Reports suggest such a swoop is in the pipeline, with the mega rich Ligue 1 club weighing up a move for the Spaniard, who's contract—albeit with the possibility of a two-year extension—is set to run out in June 2014.
Of course Barcelona fans would think such a move is crazy, especially given that Xavi is quite possibly the player that makes Barca tick, and is without doubt the best passer in the game.
Also, why would La Blaugrana want to sell the man who's helped bring them so much success down the years?
Who'd be next? Lionel Messi? Andres Iniesta?
But the truth is, this transfer could be too good to refuse.
Looking at it from the surface, Qatari-owned PSG are willing to meet Barcelona's buyout clause for Xavi, £67 million (€80 million).
That value is clearly a number put in place to fend off interest suitors.
But the fact that PSG might meet, it leaves Barca in a strange, but actually very good place.
After all, that's the figure that'll be paid for a 32-year-old—which is unheard of in the history of world football.
It's a sum of money the Catalan club will rarely ever get for one of their players, let alone one nearing the end of his career.
In a time of UEFA's Financial Fair Play rules coming into effect, that kind of cash would put them in a very healthy position financially, and would allow them to really make the summer signings they want.
After all, the club's vice-president Josep Maria Bartomeu recently admitted the team cannot afford to sign the likes of Gareth Bale and Robin Van Persie. He said:
Those players are very good, but we always need common sense in any negotiations. We will not enter the madness market but it is impossible for Barcelona to pay 40 or 50 million Euros for any player.
With a chance to double their transfer kitty from the sale of Xavi, they would again have the financial power to match their brand power, and would be able to sign their top targets.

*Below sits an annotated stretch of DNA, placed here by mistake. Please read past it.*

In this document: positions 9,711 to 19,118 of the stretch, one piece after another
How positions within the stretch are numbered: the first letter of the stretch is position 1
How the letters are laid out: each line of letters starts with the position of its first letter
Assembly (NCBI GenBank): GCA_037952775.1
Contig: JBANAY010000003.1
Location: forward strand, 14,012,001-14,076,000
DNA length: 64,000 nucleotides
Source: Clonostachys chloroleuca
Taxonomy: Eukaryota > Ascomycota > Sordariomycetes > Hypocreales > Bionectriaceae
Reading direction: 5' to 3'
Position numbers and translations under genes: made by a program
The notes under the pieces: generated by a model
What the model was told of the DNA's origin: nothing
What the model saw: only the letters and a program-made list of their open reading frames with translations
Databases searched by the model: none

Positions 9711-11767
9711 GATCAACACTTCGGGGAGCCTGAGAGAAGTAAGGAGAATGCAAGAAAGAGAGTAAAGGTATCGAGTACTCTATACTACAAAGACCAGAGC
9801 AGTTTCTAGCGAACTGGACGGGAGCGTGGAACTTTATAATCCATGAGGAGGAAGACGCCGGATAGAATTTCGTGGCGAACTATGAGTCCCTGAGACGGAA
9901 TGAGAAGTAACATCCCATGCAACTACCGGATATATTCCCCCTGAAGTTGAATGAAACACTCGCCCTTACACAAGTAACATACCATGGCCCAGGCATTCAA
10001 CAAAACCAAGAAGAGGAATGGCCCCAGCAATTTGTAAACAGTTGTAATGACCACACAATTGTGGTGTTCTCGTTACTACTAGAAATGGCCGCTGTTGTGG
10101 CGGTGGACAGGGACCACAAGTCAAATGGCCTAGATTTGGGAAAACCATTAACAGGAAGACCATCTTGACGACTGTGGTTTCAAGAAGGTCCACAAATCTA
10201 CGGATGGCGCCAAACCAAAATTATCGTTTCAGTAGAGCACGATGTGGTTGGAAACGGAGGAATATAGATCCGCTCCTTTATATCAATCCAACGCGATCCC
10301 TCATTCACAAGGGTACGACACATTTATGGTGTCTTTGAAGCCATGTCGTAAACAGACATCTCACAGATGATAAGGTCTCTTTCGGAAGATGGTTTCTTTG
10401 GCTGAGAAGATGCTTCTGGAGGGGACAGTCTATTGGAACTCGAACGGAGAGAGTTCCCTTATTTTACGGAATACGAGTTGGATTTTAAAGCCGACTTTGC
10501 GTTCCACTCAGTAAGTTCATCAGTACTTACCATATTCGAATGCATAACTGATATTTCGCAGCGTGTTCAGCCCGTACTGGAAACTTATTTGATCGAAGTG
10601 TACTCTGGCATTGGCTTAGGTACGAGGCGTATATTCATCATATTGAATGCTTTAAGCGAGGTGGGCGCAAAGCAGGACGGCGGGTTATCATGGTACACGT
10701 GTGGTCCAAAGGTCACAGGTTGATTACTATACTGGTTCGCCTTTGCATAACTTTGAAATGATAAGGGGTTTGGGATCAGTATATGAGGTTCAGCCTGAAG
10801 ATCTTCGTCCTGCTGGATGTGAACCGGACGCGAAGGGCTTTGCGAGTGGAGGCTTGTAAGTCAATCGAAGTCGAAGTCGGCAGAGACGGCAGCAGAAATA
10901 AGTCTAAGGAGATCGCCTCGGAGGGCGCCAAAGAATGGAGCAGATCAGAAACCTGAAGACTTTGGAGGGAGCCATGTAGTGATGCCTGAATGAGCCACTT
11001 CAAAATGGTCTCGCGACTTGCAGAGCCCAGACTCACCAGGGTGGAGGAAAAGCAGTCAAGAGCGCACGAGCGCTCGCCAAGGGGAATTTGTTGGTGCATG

With Barca's stranglehold on La Liga diminishing as Real Madrid hold a ten point gap at the top, it's clear they need some new signings to bolster their squad once more.
Some depth at centre-back is certainly required, especially given Carles Puyol's recent problems, while a new left-back is also needed.
And the key for Barca is that Xavi's impact is not entirely irreplaceable.
What they will miss most if Xavi leaves is his ability to stretch the play, with the accuracy of his long balls allowing Barcelona to become a multi-dimensional attacking force with unpredictability.
However, the club can adapt without Xavi to a tighter version of tiki-taka, which they do anyway when he's not playing.
The side most recently won 3-1 away to Bayer Leverkusen without Xavi, and whilst they looked shaky at times, the team coped fine. It was mainly their lack of defensive options which would've cost the team.
His long-range game cannot be fully replaced, but over a short range Barca have a plethora of options to fill Xavi's role.
Thiago Alcantara would be the most likely, especially seen as at the moment he boasts an ever soslightly better passing accuracy rate, and has the most similar style to him.
Cesc Fabregas would be another candidate to fill Xavi's boots, and that's exactly what he did at Leverkusen.
The former Arsenal playmaker wasn't entirely convincing in that game, but once Pep Guardiola (or whoever's in charge next season) gives Fabregas a set position in the side, his form in that role will undoubtedly improve.
And in the longer term there's the likes of Jonathan Dos Santos and Sergi Roberto who have shown significant promise in stepping up to the plate.
Most importantly with the departure of Xavi would be the absence of a leader and strong personality in the dressing room.
But in a team full of experienced winners and vocal players, it's only natural (as in any group of people) a new leader would step forward.